The economic analysis estimated a spend range that is required to meet the service needs of disabled children’s health and social care needs in England.

  • An additional £465 million to £680 million yearly spend is required for social care services by local authorities.
  • An additional £1.40 billion to £1.69 billion yearly spend is required by the NHS.
  • A total of £1.86 billion to £2.36 billion yearly spend required for health and social care.

Local authority and healthcare service expenditure

To calculate these figures, both local authority expenditure and healthcare services expenditure on disabled children have been produced, using the best available data.

Local authorities

Total spending by local authorities on children’s social care services amounted to:

  • £9.11 billion in 2019 to 2020
  • £9.50 billion in 2020 to 2021

9.5% of the total spend on Children’s social care was for disabled children, amounting to:

  • £954 million in 2019 to 2020
  • £995 million in 2020 to 2021

Healthcare services

Health care services are defined as prescribed drugs, inpatient care, doctor (GP) contacts, Accident and Emergency visits and outpatient attendances.

Current health care services spend on disabled children is estimated at:

  • £2.54 billion in 2019 to 2020
  • £2.65 billion in 2020 to 2021

The total health and social care spend is:

  • £3.5 billion in 2019 to 2020
  • £3.64 billion in 2020 to 2021

Source: DCP survey design with Development Economics. Part of funding gap research in 2017 and a survey in August 2021.

Invest to save

We quantified the economic impact of investing in health and social care for families of disabled children, using a discounted cash flow model.

Our assessment is compliant with Her Majesty’s Treasury Green Book. This provides guidance on how to appraise and evaluate the impact of government policies, projects, and programmes.

We have assessed 2 scenarios over a 20-year period from 2021 to 2040:

  1. Maintaining current levels of provision by person , for disabled children’s services.
  2. Increasing service provision address the current gap in disabled children’s service, in full.

Scenario 1

Maintaining current provision would see a 6.78 billion cost. This is based on 2021 prices for health and social care.

Scenario 2

Increasing spending on disabled children’s services to address the current gap would amount to a cost of £15.43 billion. £8.64 billion more compared to scenario 1.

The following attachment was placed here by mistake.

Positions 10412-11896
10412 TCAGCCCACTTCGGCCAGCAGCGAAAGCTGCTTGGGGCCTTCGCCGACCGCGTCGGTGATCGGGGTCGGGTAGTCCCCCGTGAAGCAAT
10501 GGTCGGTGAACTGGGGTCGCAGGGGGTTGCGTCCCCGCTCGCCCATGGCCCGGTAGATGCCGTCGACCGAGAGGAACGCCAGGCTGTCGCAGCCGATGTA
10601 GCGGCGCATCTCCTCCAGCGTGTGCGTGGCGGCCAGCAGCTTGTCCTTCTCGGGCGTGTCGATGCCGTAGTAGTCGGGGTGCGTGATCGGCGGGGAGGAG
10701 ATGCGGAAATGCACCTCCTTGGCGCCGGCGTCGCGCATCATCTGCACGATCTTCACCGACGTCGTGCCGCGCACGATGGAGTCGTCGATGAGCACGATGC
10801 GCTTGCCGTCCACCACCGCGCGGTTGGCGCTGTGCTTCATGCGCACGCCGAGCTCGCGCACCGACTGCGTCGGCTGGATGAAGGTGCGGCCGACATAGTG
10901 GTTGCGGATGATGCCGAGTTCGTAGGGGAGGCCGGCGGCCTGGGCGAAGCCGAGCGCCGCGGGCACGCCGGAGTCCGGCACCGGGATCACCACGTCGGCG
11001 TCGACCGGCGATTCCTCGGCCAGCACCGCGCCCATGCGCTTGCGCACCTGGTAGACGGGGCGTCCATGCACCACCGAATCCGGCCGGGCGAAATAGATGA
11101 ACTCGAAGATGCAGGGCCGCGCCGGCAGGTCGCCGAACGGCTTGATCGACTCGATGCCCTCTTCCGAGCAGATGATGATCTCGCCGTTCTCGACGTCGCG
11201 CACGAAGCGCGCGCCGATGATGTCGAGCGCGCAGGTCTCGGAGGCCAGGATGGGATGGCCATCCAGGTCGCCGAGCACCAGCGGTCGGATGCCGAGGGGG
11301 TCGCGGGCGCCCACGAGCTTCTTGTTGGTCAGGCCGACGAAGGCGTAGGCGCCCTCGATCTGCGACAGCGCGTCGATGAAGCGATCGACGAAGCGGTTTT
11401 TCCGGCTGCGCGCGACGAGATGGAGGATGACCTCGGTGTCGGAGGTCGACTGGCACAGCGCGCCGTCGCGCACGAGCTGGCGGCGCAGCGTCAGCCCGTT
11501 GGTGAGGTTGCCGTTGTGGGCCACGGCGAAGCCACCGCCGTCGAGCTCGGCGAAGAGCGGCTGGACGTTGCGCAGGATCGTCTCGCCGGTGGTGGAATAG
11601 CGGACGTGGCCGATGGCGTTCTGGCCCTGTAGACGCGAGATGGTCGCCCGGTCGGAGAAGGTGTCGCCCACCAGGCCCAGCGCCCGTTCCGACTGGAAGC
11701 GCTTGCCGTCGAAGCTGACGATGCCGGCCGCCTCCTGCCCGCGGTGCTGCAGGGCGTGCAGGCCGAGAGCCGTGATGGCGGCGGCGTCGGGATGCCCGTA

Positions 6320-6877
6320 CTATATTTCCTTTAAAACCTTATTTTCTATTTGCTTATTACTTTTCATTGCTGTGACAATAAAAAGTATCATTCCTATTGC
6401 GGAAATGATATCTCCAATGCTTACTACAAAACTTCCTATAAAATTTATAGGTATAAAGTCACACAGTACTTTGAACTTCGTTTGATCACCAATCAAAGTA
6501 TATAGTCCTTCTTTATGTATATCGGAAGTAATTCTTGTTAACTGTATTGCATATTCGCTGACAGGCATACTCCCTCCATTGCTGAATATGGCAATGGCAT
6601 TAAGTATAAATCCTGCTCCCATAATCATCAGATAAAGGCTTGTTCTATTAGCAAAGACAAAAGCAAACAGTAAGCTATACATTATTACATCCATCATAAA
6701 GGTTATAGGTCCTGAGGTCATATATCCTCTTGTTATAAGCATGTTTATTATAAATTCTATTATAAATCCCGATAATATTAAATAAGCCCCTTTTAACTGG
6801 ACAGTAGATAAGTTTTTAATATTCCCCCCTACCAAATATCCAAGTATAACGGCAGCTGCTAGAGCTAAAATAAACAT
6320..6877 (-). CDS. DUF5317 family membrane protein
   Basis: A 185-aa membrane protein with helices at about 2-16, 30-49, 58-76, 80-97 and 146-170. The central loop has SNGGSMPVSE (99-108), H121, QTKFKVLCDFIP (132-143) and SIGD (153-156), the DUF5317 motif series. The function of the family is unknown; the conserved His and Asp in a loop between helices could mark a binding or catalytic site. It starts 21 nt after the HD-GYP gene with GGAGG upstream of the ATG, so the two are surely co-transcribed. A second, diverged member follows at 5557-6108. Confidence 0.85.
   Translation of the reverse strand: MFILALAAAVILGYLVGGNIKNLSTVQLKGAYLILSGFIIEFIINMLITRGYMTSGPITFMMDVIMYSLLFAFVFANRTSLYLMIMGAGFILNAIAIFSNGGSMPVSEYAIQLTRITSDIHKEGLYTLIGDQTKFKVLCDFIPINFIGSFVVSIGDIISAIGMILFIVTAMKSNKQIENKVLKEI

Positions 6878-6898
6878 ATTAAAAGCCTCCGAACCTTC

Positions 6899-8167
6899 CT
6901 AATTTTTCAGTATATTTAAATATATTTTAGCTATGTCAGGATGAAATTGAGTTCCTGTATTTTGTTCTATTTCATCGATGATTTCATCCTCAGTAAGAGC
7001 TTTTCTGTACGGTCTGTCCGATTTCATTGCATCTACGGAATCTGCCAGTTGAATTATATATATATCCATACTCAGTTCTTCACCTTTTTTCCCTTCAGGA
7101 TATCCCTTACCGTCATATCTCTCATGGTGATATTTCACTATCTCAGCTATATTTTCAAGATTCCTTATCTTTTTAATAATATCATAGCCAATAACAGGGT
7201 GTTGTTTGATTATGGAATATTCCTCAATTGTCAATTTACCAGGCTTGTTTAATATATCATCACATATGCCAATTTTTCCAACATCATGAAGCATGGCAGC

Scenario analysis results

The results of Scenario 2 demonstrate that addressing the funding gap for disabled children’s health and social care, would generate much greater levels of value for money.

The analysis reveals that the greatest share of value is associated with the link between support for health and social care services and the release of economic potential. This is through raised levels of disabled people in work.

This covers disabled children, as they enter adulthood and the workplace. And parent carers, particularly female parent carers.

The assessment is somewhat conservative, as it does not account for other costs such as:

  • The cost of entering care, or
  • family breakdown

We are not devaluing these issues and suggest that this means the figures are an under-estimate.

Research methodology

The 2019 to 2020 funding gap analysis was completed along similar lines to the method used in the 2017 study. Part of the DCP’s #GiveItBack campaign. This update involved the following.

A thorough literature and data review

This review established the current health and social care services spend on disabled children. This included gathering up to date estimates of the number of disabled children across 6 conditions.

  • Mental health
  • Autistic spectrum disorder
  • Life-limiting or life-threatening conditions
  • Learning disabilities
  • Vision and Health impairments

And the most up to date spend data across these conditions, including government published data and data from University and independent research papers.

Analysis of DCP survey 2017 and short questionnaire 2021

This assessed current Council and Clinical Commissioning Group (CCG) spend on health and social care services in England. And the proportional decrease or increase in spend required by local authorities and the NHS to meet the need.

The short questionnaire took place in August of 2021 and was sent to DCP members.

Contact us

To find out more about this research, please contact our Research Team